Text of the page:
Shannon Wells Lucid was born on January 14, 1943 in Shanghai, China, but considers Bethany, Oklahoma to be her hometown. After graduating from the University of Oklahoma with a bachelor of science degree in chemistry, Shannon went on to receive her master of science and doctor of philosophy degrees in biochemistry from the University in 1970 and 1973, respectively. After serving as a research associate at the Oklahoma Medical Research Foundation, she was selected by NASA in 1978. Also a commercial, instrument and multi-engine rated pilot, Shannon qualified for assignments as a mission specialist on Space Shuttle flight crews when she became an astronaut in August of 1979.
Some of Shannonıs technical assignments included working in the Shuttle Avionics Integration Laboratory and the Flight Software Laboratory, working with the rendezvous and proximity operations group, and participating in payload testing, Shuttle testing and launch countdowns. Her first Space Shuttle mission was STS-51G in June 1985. On this seven-day mission, the Space Shuttle Discovery deployed communications satellites for Mexico, the Arab League and the United States. The crew also conducted several biomedical experiments during their 112 orbits of the Earth.
Dr. Lucidıs next mission was aboard the Space Shuttle Atlantis on STS-34, which was a five-day mission to deploy the Galileo spacecraft on its six-year journey to explore Jupiter. STS-43 Atlantis was Shannonıs third mission, which launched on August 2, 1991. Among other duties, a tracking and data relay satellite was deployed and life science experiments were conducted.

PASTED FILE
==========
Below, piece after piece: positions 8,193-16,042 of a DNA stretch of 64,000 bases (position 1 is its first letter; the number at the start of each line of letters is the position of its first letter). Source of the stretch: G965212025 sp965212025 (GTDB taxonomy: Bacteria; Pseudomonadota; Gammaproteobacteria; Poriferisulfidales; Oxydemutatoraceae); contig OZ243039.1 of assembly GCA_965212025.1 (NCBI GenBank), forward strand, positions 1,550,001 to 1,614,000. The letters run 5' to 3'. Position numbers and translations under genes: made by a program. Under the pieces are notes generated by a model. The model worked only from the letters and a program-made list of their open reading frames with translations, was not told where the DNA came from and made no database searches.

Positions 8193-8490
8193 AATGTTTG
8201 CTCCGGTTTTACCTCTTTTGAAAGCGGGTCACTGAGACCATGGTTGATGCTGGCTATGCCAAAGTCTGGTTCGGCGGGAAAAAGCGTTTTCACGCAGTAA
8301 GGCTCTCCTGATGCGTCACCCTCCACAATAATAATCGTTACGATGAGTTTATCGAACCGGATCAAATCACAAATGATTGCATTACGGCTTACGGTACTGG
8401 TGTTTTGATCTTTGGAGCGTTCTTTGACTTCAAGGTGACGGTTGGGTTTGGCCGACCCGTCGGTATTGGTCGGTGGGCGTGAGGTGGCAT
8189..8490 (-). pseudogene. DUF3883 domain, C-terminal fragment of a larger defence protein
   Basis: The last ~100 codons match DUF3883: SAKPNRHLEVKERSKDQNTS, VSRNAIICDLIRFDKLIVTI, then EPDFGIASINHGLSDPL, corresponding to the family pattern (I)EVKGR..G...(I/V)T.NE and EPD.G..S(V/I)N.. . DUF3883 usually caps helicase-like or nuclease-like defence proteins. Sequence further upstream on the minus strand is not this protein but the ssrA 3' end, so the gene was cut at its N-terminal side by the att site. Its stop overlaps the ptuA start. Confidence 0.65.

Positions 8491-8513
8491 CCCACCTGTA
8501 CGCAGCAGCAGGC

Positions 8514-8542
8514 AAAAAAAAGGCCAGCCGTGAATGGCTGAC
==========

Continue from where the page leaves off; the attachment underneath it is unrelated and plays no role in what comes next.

The STS-58 Columbia mission which Dr. Lucid was aboard in November of 1993 was mainly devoted to medical research, especially the effects of space on human and animal (rat) bodies. This record duration fourteen-day mission was recognized by NASA management as the ³most successful and efficient Spacelab flight flown by NASA.² In completing this flight, Shannon logged 838 hours and 54 minutes in space, making her Americaıs female space traveler with the most hours in space.
Dr. Lucid currently holds the United States single mission space flight endurance record on the Russian Space Station Mir. In addition, she is the only woman ever to live in space. Following a year of training in Russia, Shannonıs journey started with liftoff at Kennedy Space Center on March 22, 1996. Following docking, she transferred to the Mir Space Station, where she performed numerous life science and physical science experiments during the course of her stay. After 188 days in space, Shannon returned to Earth on September 26, 1996. Upon completion of this mission, Dr. Lucid traveled 75.2 million miles in 188 days, 4 hours and 14 seconds.
The recipient of many awards, Shannon was most recently awarded the Congressional Space Medal of Honor by the President of the United States. She is the first and only woman to have earned this prestigious award. She has also received the Order of Friendship Medal, one of the highest Russian civilian awards and the highest award that can be presented to a non-citizen, by Russian President Boris Yeltsin. Shannon is married to Michael Lucid and they have two daughters and one son.